Back in 2007, Mötley Crüe was celebrating the 20th anniversary of their album “Girls, Girls, Girls.” ED Publications, in turn, celebrated the most popular song in the history of the strip club industry—you guessed it, “Girls, Girls, Girls.” That’s why the Crue landed on the cover of our July 2007 issue, which was accompanied by an in-depth look into the song that helped define an entire industry. It’s also why, that same year, we decided to induct Mötley Crüe into our (ED Publications’) Hall of Fame at our Annual Adult Nightclub & Exotic Dancer Awards Show in Las Vegas (Vince Neil was on hand to accept).
We were fortunate enough to feature exclusive interviews with Vince Neil and Nikki Sixx in our July 2007 issue’s cover story, who both shared their recollections of writing that song and how they’ve seen its place in the strip club industry evolve over the decades.
As their recently-released Netflix biopic “The Dirt” (based upon the book of the same name) is garnering a ton of buzz (read our review here), we’ve decided to take a look back at that story and the detailed history of a song that arrived at a key time in the club industry, as the old-school strip clubs were about to evolve into the “gentlemen’s-club” era of the 1990 and beyond.
Motley Crue’s “Girls, Girls, Girls”
Vince Neil and Nikki Sixx reveal the story behind the most popular strip club song ever
- story by Dave Manack
For over 20 years, there was a song played at virtually every strip club in the country. And you know the song well—the motorcycle revs its engine, the guitar comes roaring in, and the memorable melody boldly announces that the party has just begun. It’s “Girls, Girls, Girls,” and for over three decades, it’s served as an anthem for thousands of strip clubs across the U.S. and around the world.
“I’ve always been a big fan of strip clubs, so for us, that was just a really fun song to write,” says Mötley Crüe’s vocalist Vince Neil. “When we wrote ‘Girls, Girls, Girls,’ it expressed our feelings for the (strip club) industry. The song is just a good-time song; it’s all about rock n’ roll, motorcycles, drinking … it epitomized that particular time in our lives.”
“The girls, the music, the motorcycles, that’s just what we did. I remember at the time, I never used to see other musicians hanging out in strip clubs, it was just us. But it was funny—as soon as the song took off, it became a lifestyle for other rock musicians as well.” – Nikki Sixx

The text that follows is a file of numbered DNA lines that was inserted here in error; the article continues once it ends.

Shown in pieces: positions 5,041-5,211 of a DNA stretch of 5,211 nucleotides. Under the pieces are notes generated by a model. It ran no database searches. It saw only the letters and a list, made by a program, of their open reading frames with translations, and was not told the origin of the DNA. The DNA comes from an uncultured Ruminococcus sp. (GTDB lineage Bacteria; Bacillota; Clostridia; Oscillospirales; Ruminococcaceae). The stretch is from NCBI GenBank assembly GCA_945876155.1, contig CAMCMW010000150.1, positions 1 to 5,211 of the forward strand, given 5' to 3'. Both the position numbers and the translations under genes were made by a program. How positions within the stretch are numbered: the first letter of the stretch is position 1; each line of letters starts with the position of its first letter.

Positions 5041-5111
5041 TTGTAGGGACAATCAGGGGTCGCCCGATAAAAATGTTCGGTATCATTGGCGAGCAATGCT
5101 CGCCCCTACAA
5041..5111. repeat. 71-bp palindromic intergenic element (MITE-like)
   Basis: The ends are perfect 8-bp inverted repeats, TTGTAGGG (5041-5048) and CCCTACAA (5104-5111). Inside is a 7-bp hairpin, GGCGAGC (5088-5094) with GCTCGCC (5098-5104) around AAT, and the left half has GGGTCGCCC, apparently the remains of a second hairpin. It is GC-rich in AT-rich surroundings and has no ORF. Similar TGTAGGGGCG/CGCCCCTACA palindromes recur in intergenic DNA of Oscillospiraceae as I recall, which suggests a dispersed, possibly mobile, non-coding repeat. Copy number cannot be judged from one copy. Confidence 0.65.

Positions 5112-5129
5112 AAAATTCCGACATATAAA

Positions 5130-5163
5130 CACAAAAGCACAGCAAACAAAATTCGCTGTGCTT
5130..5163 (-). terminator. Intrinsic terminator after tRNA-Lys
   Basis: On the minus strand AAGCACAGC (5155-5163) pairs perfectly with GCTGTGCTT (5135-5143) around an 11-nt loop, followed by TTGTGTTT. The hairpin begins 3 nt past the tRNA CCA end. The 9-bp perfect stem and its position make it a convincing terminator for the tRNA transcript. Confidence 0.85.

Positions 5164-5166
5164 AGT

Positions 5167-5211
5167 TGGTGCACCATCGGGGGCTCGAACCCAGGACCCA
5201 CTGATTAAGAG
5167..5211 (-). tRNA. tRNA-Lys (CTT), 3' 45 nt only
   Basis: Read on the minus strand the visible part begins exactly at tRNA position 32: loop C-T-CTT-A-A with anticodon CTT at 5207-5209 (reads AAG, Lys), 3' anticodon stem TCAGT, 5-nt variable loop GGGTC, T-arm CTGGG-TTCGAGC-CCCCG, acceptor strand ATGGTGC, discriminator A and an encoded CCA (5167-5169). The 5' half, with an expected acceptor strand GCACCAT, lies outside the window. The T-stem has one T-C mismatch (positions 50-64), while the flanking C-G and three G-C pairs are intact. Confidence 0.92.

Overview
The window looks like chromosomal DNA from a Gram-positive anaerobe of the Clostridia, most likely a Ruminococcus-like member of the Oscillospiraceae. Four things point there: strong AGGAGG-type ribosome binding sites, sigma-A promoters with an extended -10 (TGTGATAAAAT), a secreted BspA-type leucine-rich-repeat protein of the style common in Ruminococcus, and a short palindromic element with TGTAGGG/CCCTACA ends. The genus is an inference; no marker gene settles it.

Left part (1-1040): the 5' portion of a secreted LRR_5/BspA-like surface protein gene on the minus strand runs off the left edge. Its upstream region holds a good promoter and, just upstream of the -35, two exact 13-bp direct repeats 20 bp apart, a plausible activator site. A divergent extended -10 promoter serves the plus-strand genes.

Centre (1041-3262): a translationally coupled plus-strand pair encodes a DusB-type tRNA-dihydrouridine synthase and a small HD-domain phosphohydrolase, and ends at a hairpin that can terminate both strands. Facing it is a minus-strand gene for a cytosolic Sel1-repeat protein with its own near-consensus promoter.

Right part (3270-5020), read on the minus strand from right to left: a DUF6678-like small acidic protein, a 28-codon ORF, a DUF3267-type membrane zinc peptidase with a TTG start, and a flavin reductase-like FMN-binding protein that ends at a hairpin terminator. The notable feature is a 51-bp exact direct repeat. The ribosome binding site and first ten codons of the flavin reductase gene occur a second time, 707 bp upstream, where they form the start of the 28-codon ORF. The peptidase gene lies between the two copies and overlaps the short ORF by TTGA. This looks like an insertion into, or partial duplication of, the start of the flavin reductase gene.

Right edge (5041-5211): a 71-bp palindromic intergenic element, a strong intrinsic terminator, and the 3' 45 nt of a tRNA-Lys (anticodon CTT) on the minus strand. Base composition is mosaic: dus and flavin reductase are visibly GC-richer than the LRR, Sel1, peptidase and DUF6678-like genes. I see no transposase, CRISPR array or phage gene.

“’Girls, Girls, Girls’ is a lifestyle song; it’s who we were and what we were doing during the era that the song was written,” echoes Mötley Crüe bassist and chief songwriter Nikki Sixx. “During that era, we were a gang of guys and strip clubs became the place for us to socialize. [The legendary Crüe lineup also consists of drummer Tommy Lee and guitarist Mick Mars.] The girls, the music, the motorcycles, that’s just what we did. I remember at the time, I never used to see other musicians hanging out in strip clubs, it was just us. But it was funny—as soon as the song took off, it became a lifestyle for other rock musicians as well.”
The Girls, Girls, Girls album was released on May 15, 1987, and included an official record release party at the Body Shop strip club on Sunset Boulevard in Hollywood. It was certainly a fitting venue, considering that the Body Shop was one of six North American adult nightclubs—including Thee Dollhouse in Fort Lauderdale, Tattletales in Atlanta, the Marble Arch in Vancouver (British Columbia, Canada), and two other Sunset Boulevard clubs, the Seventh Veil and the Tropicana—that are mentioned directly in the lyrics. For those who were fortunate enough to be mentioned, “Girls, Girls, Girls” became a badge of honor. Which leads to an obvious question: Why were these adult clubs chosen out of all the clubs in North America?
“When we were writing ‘Girls, Girls, Girls,’ we wrote down a few of the clubs we remembered, some that were favorites of ours,” Neil recalls. “But they also had to have a name that sounded cool and fit into the flow of the song. So not all of the clubs we loved made it. But it would always be great when we went back to those clubs or to the cities that we mentioned in the song—they really loved the song because of it.”
How “Girls, Girls, Girls” became the strip clubs’ anthem
Though “stripper” and club-oriented songs may be a-dime-a-dozen now, they weren’t in 1987. In fact, they were nowhere to be found. That is until four long-haired, hard-partying rockers from Hollywood decided to devote not just a song, but also the name of their fourth studio album to the beautiful women that danced at adult clubs and the lifestyle that the clubs evoked. As Neil explains, however, there were other album titles that circulated prior to its release.
“It was really cool for Michael (Peter) to start that trend of bringing all of the girls up on stage every hour and playing the song [the concept known as ‘uptime,’ a feature that became the norm at clubs—Ed.]. (The song) ’Girls, Girls, Girls’ would not have been as popular as it became without Michael doing that in his clubs every night, every hour on the hour.” – Vince Neil
“At the time, we weren’t even sure we were going to call the album Girls, Girls, Girls,” Neil recalls. “But I liked the album title so much that I actually had it tattooed on my arm. I knew if I did that, they’d have a hard time changing it!”